World Bank's mining agenda in Haiti draws criticism

Haitian Prime Minister Laurent Lamothe (left) and World Bank President Jim Yong Kim (right). The multilateral development bank is allegedly backing a controversial mining legislation in the Caribbean country. Photo by: Dominic Chavez / World Bank / CC BY-NC-ND

A coalition of Haitian community leaders and organizations have filed a complaint with the World Bank’s independent inspection panel alleging the bank is backing controversial mining legislation pushed by the country’s parliament.

The bill aims to increase foreign investment by expanding gold and mineral mining in the country.

The complaint also alleges that the bank did not consult with local communities — a requirement for all bank-funded projects — before beginning construction on several open-pit mines on rural, private property.

Human rights advocates also worry that the bank’s decision to operate through Haiti’s parliament will worsen political tensions in the country.

“The World Bank is backing a law to promote investment in mining at a time of growing political turmoil,” said Margaret Satterthwaite, a professor at the New York University School of Law and faculty director of the Center of Human Rights and Global Justice, which represents affected Haitian communities. “It would be irresponsible to open up the sector in the context of such governmental instability and without a full analysis of its impacts.”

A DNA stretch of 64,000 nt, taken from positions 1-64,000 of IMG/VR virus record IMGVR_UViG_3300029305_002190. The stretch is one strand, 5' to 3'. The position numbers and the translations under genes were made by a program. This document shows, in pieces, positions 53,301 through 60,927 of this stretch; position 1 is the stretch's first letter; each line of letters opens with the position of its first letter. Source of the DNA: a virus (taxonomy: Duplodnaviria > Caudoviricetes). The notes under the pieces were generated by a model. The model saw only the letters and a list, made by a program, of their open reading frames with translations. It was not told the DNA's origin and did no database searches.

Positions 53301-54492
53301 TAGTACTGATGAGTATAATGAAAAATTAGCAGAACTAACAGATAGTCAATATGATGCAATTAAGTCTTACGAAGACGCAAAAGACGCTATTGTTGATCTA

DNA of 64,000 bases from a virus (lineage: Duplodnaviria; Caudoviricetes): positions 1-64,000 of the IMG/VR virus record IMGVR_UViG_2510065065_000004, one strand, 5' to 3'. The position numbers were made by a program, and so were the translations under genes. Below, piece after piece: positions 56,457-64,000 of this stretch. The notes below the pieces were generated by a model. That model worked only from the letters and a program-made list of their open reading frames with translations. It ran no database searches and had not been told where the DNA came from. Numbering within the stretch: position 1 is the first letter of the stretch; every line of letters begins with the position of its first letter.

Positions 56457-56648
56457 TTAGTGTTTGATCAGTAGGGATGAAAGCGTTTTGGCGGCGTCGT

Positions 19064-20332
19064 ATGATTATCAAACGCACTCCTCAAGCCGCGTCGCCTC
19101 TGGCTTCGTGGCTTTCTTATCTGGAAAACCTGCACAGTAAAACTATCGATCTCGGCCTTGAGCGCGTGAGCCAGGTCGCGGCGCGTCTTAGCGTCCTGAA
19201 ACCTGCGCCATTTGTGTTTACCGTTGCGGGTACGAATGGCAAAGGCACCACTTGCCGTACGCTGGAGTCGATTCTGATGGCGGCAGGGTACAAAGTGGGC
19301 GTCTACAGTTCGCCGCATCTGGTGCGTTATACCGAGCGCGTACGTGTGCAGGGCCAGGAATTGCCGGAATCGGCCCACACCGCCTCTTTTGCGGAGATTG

Parliamentary elections in Haiti have been delayed continuously since May 2012, and the country’s prime minister resigned amid protests in December.

When asked for comment, a bank spokesperson told Devex, “We have no comment at this stage as we have not been notified by the inspection panel.”

How should foreign aid groups act when citizens in the countries in which they work have lost faith in their government?

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About the author

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    Molly Anders

    Molly Anders is a U.K. Correspondent for Devex. Based in London, she reports on development finance trends with a focus on British and European institutions. She is especially interested in evidence-based development and women’s economic empowerment, as well as innovative financing for the protection of migrants and refugees. Molly is a former Fulbright Scholar and studied Arabic in Syria, Jordan, Egypt and Morocco.